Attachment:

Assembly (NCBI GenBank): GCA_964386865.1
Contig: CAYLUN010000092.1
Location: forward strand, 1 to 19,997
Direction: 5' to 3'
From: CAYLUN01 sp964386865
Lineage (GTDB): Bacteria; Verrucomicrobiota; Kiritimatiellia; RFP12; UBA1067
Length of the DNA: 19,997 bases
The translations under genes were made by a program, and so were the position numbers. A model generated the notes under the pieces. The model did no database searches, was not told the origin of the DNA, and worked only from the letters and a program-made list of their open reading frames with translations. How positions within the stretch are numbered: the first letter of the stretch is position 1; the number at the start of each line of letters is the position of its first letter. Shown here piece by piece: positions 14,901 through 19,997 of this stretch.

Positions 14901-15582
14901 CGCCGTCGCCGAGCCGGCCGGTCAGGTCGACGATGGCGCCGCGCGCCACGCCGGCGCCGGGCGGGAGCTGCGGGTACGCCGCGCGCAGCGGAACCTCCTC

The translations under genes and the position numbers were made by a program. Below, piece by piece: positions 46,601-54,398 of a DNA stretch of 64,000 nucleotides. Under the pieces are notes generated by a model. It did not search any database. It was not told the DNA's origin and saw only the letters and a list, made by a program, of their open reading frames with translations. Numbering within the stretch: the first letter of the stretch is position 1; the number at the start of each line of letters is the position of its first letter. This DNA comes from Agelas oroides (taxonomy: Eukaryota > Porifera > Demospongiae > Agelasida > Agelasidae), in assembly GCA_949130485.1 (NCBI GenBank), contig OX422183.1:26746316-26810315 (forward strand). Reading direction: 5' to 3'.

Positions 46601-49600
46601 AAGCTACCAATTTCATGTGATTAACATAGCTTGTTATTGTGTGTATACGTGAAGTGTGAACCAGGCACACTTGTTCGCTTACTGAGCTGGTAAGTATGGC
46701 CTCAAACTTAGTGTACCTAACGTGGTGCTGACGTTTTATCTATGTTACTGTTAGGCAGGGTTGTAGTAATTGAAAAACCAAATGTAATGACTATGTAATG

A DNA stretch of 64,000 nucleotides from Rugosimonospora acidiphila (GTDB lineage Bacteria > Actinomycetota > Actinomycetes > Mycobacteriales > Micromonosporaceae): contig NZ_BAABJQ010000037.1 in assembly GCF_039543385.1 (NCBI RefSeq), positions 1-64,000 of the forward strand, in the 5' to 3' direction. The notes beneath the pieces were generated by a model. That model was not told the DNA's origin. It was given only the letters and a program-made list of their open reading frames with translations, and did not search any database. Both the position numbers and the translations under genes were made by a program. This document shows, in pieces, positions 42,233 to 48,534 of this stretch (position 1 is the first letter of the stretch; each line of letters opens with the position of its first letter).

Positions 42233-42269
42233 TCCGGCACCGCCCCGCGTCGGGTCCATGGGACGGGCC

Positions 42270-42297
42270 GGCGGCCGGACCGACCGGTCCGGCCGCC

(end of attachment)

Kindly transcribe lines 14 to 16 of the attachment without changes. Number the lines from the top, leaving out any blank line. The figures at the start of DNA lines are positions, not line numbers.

46701 CTCAAACTTAGTGTACCTAACGTGGTGCTGACGTTTTATCTATGTTACTGTTAGGCAGGGTTGTAGTAATTGAAAAACCAAATGTAATGACTATGTAATG

A DNA stretch of 64,000 nucleotides from Rugosimonospora acidiphila (GTDB lineage Bacteria > Actinomycetota > Actinomycetes > Mycobacteriales > Micromonosporaceae): contig NZ_BAABJQ010000037.1 in assembly GCF_039543385.1 (NCBI RefSeq), positions 1-64,000 of the forward strand, in the 5' to 3' direction. The notes beneath the pieces were generated by a model. That model was not told the DNA's origin. It was given only the letters and a program-made list of their open reading frames with translations, and did not search any database. Both the position numbers and the translations under genes were made by a program. This document shows, in pieces, positions 42,233 to 48,534 of this stretch (position 1 is the first letter of the stretch; each line of letters opens with the position of its first letter).

Positions 42233-42269